Prior to my election to the City Commission, I had served on appointed City boards and committees since I was 18. I represented Marquette Area Public Schools on the City’s Sustainable Community Ad Hoc Committee when I was a senior in high school, and I was later appointed to the Parks & Recreation Advisory Board and the Marquette Brownfield Redevelopment Authority in 2017 & 2018 respectively. I was quickly elected to officer positions on both boards before resigning to join the City Commission in November 2019.
In addition to running for local office, my first job after college was also in local government – I worked for two years as a planner and Lead For America Fellow for the Marquette County government. In that role, I successfully applied for tens of thousands of dollars in grant funding, managed two different County housing rehabilitation programs, helped write a new County Recreation Plan and the first comprehensive update to the Marquette County Master Plan since 1982, and worked on various economic development projects.
However, after my Lead For America Fellowship with Marquette County came to an end in 2021, I decided to make a career change. I knew that education had changed the entire trajectory of both my life and my family’s lives, and I was deeply concerned about the severe teacher shortage, dangerous levels of political division, and general lack of historical and civic education afflicting our society. I felt called to become a social studies teacher, and I went back to school to earn my Master of Arts in Education (M.A.E.) at Northern Michigan University, where I also work as a teaching and research assistant. I also teach social studies enrichment courses to middle school students as part of Marquette Area Public Schools’ new summer school program. In December 2022, I plan to graduate from NMU and pursue a career as a grades 7-12 social studies teacher in the Marquette area, teaching young people about their place in history and how they can use the power of informed citizenship and civic action to make the change they want to see in the world.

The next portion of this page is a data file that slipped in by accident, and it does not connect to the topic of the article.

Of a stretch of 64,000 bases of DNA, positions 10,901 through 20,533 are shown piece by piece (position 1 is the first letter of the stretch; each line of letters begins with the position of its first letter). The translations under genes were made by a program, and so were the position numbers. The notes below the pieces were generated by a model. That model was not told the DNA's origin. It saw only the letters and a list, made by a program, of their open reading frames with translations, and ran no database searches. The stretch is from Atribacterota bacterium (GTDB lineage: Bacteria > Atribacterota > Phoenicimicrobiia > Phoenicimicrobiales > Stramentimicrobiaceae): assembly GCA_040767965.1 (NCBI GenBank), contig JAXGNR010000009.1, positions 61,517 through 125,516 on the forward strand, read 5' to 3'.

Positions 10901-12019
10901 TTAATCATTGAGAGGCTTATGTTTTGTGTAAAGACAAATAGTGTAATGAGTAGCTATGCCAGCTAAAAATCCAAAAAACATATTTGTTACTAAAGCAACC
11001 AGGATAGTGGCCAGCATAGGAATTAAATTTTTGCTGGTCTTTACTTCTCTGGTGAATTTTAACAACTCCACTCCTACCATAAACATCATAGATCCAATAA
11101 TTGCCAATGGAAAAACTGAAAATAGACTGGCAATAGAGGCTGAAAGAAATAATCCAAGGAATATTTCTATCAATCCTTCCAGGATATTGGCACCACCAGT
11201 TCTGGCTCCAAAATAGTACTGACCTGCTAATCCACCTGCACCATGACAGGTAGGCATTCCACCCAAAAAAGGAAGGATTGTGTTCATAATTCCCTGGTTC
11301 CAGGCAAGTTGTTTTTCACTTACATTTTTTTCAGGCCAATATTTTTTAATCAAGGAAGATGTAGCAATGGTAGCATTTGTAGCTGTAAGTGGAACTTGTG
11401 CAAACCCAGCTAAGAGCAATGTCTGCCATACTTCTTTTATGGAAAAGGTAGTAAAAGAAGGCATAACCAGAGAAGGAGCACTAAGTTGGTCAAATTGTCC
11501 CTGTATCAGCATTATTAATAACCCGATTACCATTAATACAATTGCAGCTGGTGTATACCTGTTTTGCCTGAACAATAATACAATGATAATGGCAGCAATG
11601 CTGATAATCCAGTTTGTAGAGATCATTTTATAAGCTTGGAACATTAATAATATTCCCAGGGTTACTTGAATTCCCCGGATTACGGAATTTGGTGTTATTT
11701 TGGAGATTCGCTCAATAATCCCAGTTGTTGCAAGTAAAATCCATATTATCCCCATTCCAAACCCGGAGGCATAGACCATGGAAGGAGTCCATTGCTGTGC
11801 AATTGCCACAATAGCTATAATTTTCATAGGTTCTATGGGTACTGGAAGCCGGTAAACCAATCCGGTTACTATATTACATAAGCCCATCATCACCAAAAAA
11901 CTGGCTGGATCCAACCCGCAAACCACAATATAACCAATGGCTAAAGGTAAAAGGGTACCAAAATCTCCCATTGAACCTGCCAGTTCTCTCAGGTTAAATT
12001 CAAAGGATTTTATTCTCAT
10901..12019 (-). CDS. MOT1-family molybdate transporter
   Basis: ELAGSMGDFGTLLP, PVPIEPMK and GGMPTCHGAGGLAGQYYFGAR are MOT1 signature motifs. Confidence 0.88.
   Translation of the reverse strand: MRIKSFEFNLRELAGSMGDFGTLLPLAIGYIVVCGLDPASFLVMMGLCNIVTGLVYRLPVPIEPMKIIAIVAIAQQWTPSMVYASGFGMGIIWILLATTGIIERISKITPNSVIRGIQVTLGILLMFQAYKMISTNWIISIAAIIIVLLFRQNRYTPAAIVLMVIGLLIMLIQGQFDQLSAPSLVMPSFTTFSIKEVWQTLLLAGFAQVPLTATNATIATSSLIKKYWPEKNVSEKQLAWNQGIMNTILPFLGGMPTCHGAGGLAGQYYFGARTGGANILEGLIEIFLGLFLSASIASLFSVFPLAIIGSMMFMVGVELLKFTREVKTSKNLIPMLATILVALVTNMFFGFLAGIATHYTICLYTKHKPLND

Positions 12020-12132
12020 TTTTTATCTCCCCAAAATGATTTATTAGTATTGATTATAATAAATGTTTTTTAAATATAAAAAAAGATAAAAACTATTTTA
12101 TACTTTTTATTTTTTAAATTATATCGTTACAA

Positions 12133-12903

I have always been passionate about volunteering, public service, and community organizing. As a student at Harvard, I helped organize efforts to advocate for the passage of a bill in the Massachusetts state legislature which mandated that forensic evidence in sexual assault cases be preserved for the entire 15-year statute of limitations on sex crimes. After a year of work, that bill passed on a bipartisan basis and was signed into law by Gov. Charlie Baker. Today, I am continuing to volunteer as a legislative advocate for a nonprofit called Rise, lobbying for the passage of a Sexual Assault Survivors’ Bill of Rights in the Michigan State Legislature. I have also worked as an organizer for political campaigns in the U.P., helped coach the We The People civics team at MSHS for many years, and serve on the boards of directors for Marquette-Alger Resolution Services (MARS) and the Marquette Regional History Center.